‘Are we going to wait for another Sandy to hit us?’ – Metro US

‘Are we going to wait for another Sandy to hit us?’

Living in Bedford-Stuyvesant in 2012, Rachel Rivera thought she was safe when Superstorm Sandy hit New York City that Oct. 29. Five years later, the horror of that night is still present for her and her now-11-year-old daughter.

“She’s terrified that she’s going to relive Hurricane Sandy,” Rivera said. “Every time it will rain really hard, she will cry, ‘Are we going to make it? Are we going to die?’ As a mother, that’s hard for me to hear. She is going through help and getting therapy.”

As 80 mph winds and record-breaking storm surges struck, Rivera heard a loud crack inside her apartment on the third and top floor of her building.

“It scared me, so I got my daughter from her bed. As soon as I took her out of the bed, the ceiling came down,” Rivera said. 

Having lost absolutely everything, including family pets and heirlooms, the two fled in their pajamas to the nearest police precinct – and spent the next year at city shelters and a Midtown hotel.

On Saturday, Rivera and countless others will participate in #Sandy5, a march over the Brooklyn Bridge that culminates in a rally at the Alfred E. Smith Houses in Manhattan to commemorate the fifth anniversary of Superstorm Sandy – and call on political leaders to enact bold policies to combat climate change. 

“We need to be more prepared because you never know if another hurricane will come up the coast again and hit us harder than Sandy did,” said Rivera, who, as a member of New York Communities for Change (NYCC), will share her story on Saturday.

‘It’s not enough’

NYCC is one of the organizers of #Sandy5, and when Metro spoke on Wednesday to Pete Sikora, one of its officials, it was minutes after actor and longtime environmentalist Leonardo DiCaprio tweeted about Saturday’s march.

“It’s very exciting that he’s retweeting it, so I’m fanboying a little bit about it,” Sikora said with a laugh. “But the purpose of this march is not to get fired up about celebrities – it’s to get the mayor and the governor to actually take the bold, serious action needed now to fight climate change, create good jobs and ensure justice.”

The march will urge Gov. Andrew Cuomo and Mayor Bill de Blasio to do more than “taking small, incremental baby steps,” Sikora said. “One of the main demands is to get New York City to reduce its enormous climate pollution footprint. Seventy percent of that is caused by energy use in buildings. What we want is for the mayor to require large buildings to upgrade to modern energy efficiency standards to slash climate pollution.”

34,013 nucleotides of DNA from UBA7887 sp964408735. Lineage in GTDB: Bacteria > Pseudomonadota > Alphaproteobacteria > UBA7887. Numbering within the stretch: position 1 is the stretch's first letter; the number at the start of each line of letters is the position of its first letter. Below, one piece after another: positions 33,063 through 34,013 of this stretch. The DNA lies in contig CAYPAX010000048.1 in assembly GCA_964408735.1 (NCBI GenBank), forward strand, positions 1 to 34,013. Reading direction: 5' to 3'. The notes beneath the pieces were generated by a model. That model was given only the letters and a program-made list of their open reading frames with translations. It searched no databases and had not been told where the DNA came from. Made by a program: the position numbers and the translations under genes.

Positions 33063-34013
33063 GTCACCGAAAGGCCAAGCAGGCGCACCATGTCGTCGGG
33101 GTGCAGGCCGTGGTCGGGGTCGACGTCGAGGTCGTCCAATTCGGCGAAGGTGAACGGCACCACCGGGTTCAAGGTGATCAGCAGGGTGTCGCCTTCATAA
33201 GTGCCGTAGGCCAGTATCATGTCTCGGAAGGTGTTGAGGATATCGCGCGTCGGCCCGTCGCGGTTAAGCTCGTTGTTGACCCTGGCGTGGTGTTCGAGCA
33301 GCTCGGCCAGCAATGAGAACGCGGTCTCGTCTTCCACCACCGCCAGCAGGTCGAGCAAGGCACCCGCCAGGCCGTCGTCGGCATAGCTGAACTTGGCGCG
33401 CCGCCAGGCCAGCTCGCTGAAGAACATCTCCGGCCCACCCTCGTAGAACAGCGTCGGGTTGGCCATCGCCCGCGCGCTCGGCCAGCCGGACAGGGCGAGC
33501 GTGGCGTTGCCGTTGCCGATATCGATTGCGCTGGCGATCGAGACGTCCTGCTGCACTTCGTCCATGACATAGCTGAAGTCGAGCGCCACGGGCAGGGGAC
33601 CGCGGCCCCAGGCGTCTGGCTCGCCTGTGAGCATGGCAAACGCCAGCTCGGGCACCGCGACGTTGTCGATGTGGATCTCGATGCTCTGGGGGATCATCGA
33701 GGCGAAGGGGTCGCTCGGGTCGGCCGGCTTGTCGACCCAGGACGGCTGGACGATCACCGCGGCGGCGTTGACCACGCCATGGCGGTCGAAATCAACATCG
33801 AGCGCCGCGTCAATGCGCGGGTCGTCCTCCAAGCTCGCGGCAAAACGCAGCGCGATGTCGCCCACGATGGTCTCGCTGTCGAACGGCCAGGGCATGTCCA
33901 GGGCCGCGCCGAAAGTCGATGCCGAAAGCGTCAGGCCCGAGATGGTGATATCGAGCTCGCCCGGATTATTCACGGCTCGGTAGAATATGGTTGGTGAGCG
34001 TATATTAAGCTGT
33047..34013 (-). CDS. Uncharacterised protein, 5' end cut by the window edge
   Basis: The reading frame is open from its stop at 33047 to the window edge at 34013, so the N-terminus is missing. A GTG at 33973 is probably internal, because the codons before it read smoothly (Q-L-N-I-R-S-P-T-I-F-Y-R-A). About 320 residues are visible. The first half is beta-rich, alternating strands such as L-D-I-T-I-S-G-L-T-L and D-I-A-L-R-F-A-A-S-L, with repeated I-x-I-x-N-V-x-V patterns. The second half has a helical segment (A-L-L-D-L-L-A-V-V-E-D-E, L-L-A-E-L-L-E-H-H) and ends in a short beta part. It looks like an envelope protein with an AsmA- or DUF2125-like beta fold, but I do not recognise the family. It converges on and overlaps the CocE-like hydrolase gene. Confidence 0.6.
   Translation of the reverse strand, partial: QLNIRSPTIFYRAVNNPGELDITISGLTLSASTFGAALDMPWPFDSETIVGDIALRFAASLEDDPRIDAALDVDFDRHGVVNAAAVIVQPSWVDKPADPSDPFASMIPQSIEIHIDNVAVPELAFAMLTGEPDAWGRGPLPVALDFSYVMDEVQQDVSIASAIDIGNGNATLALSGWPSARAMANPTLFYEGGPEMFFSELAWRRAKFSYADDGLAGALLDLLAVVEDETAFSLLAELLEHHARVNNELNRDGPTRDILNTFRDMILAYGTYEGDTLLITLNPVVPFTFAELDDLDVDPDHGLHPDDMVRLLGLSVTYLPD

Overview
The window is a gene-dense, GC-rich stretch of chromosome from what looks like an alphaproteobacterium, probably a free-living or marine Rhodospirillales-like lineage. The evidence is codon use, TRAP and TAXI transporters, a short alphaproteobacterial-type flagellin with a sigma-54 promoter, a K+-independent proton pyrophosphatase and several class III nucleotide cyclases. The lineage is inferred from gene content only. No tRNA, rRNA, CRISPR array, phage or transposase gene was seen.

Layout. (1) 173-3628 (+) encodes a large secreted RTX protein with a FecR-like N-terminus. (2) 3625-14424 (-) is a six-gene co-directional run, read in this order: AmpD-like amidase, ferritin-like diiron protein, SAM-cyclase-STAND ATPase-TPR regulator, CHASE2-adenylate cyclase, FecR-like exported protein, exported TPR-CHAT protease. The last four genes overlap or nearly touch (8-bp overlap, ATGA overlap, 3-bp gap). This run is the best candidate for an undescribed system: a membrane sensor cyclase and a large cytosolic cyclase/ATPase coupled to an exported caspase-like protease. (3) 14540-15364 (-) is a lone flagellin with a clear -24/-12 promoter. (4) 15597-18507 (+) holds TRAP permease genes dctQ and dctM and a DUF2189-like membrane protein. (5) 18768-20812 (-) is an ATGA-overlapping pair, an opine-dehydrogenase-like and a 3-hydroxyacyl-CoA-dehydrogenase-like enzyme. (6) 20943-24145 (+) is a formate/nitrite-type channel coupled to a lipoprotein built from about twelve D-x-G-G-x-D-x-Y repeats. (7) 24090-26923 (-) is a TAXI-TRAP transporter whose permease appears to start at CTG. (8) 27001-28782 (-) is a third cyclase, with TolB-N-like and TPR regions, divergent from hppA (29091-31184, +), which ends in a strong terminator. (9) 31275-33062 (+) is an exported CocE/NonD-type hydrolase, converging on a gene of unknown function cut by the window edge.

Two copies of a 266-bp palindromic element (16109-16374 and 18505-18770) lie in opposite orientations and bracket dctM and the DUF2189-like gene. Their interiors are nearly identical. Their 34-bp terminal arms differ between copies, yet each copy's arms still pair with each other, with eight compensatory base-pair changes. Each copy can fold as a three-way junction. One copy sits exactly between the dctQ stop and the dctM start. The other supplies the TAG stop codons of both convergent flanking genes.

The mayor last month unveiled such a building mandate to meet strict fossil fuel targets by 2030, but “it’s not enough,” Sikora said.

“Ninety percent of the square footage in the city that’s going to be up by 2050 already exists, so the bulk of the city’s climate pollution is coming from existing, old, inefficient polluting buildings,” he added.

“The city is a leader on climate action and continues to pursue deep cuts to emissions in line with Paris while it also invests to prepare for the impacts of climate change in its coastal communities and across the city,” Dan Zarrilli, chief resilience officer told Metro. “That’s why we have taken the bold step of announcing mandatory retrofits for all large buildings in the city — the first-of-their-kind in the nation — to address our most polluting sector at its source.”

Calling President Donald Trump a “wholly owned subsidiary of the fossil fuel corporation,” Sikora said leaders like Cuomo and de Blasio need to stand up to his administration’s efforts to undo climate change progress that can have catastrophic effects.

“We got a taste of that five years ago with Sandy, and right now, we have people all over the world literally running for their lives from fires and floods and hurricanes, so are we going to wait for another Sandy to hit us?” he asked.

When asked to comment on #Sandy5, Gov. Cuomo issued this statement:

‎”Superstorm Sandy not only left a path of destruction, but presented a hard wake-up call on the reality of climate change. New York listened and responded by building back better and stronger than ever with unprecedented investments into our state’s infrastructure and resiliency efforts to prepare for future storms. With the most aggressive clean energy standard in the nation, New York is leading by example by setting an ambitious coal-free energy mandate and requiring half of our state’s power come from renewable sources by 2030, and we will continue to fight loudly against any misguided federal government attempts to rollback proven environment protection laws.”